Siempre tuve cierta debilidad por los tejidos antiguos de algodón o lino. Sí, esos que al acariciarlos sientes frescor o suavidad. Recuerdo con 12 primaveras heredar, de una amiga de mi madre, un conjunto de sábanas blancas impolutas que siempre intentaba se lavasen y secasen en un día para no tener que pasar una noche sin ellas.
The other day I went to see the exhibition “Boro: O tecido da Vida” (Fabric of Life) at the Mude Design, Museum of Design and Fashion of Lisbon. It was wonderful to discover the importance accorded to any small piece of fabric in Japan from XVIII century to half XX century. Using Boro technique of darning different and small fabrics, japanese people sewed very interesting and beautiful clothes, especially Kimonos.
But what called my attention the most, was the sense of the value and preservation of materials, the elegant and simple aesthetics provided to their clothes, as well as the recycling process of life.
Given the current context of mass consumption (tendencies of renovating our closet each season with clothes without quality) because of the doubtful existing production process morally speaking, I honestly think that we must change our clothing consumption models.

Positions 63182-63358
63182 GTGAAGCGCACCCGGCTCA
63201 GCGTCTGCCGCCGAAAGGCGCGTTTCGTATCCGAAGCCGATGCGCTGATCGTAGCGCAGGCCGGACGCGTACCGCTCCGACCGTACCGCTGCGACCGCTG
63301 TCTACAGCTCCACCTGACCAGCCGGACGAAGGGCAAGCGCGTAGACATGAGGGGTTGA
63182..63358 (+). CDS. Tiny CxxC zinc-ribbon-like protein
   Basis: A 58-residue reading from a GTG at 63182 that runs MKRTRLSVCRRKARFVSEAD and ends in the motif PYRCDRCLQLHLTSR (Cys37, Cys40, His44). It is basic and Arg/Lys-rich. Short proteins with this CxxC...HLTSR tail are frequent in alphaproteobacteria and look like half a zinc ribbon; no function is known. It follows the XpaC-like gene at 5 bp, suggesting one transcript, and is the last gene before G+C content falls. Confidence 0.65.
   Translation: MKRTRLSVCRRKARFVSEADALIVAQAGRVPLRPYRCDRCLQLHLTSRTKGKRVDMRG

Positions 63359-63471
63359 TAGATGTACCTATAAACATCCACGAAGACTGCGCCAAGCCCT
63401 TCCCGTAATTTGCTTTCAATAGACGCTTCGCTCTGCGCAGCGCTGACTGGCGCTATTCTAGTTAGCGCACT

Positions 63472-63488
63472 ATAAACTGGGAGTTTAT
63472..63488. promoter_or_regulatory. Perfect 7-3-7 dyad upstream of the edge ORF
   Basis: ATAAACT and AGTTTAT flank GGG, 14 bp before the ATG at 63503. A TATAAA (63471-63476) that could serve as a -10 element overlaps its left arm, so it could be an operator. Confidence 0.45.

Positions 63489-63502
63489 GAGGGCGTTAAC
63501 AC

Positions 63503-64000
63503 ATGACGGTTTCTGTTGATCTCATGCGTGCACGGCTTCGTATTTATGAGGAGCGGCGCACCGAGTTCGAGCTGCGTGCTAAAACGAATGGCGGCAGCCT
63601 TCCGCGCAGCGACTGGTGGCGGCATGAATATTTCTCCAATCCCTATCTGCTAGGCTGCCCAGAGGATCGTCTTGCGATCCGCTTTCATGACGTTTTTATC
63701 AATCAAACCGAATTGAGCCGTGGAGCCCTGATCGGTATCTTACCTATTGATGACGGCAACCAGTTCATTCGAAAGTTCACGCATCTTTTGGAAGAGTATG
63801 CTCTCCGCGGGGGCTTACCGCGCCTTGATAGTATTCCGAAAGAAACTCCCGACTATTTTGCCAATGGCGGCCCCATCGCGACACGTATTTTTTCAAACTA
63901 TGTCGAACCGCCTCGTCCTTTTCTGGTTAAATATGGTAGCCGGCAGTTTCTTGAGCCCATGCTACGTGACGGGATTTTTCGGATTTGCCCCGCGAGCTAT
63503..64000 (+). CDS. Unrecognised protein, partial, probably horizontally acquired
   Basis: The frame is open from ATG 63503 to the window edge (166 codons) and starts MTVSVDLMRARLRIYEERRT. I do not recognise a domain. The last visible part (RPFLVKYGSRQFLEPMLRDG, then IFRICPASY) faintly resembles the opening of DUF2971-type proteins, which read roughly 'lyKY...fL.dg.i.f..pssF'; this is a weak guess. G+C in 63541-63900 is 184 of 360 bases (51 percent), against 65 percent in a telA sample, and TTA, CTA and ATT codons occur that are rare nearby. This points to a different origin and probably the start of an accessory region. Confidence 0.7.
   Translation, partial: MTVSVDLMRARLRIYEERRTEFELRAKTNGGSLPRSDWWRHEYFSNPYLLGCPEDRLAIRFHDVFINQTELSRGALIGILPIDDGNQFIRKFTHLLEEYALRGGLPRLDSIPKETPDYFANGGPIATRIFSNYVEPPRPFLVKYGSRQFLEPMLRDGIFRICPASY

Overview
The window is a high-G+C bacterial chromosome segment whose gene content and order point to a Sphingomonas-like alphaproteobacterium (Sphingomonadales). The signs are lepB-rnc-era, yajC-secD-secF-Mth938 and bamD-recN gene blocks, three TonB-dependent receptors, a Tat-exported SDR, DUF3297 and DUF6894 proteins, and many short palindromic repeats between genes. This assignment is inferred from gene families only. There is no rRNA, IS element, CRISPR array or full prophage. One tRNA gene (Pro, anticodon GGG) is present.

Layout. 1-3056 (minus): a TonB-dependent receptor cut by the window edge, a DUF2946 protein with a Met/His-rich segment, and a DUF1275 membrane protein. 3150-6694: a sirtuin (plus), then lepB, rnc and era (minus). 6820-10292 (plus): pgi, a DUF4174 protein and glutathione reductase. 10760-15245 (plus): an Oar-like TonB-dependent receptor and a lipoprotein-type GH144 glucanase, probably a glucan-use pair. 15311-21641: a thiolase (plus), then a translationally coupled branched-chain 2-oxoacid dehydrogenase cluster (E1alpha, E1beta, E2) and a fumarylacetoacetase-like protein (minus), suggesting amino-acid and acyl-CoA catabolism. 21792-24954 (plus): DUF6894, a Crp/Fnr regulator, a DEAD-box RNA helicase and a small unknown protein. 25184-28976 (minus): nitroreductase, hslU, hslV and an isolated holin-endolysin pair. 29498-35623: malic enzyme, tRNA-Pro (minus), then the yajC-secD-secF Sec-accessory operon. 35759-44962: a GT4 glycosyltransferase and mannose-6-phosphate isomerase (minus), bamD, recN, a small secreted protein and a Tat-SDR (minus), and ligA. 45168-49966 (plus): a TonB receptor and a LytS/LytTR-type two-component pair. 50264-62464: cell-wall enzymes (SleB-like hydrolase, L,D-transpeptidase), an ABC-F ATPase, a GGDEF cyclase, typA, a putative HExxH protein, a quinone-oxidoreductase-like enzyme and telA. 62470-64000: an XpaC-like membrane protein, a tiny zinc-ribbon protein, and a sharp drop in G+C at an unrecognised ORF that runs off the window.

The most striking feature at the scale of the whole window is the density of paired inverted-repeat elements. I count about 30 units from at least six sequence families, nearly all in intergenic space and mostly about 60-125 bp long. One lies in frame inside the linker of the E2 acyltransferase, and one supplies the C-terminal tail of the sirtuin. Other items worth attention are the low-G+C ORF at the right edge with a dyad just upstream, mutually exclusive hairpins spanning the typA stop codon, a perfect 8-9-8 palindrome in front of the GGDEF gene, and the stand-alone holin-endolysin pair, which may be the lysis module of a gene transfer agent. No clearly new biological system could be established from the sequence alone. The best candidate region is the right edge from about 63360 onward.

DIY trends and the increasing number of fashion entrepreneurs, make me think the change is possible. Indeed, Boro technique is been seen as a wonderful and vintage fashion tendency. Despite trends and tendencies, Boro might be an interesting way of making things in a more sustainable way.
In this sense, the MUDE Museum organised in parallel an exhibition called Puras Formas (Naked Shapes), a project promoting as well the significance of preserving, reusing, recycling and extending materials´ life such as the aluminium used during the second war in Japan. In return, they created these wonderful objects.
What a beautiful surprise!
Should we start a new project?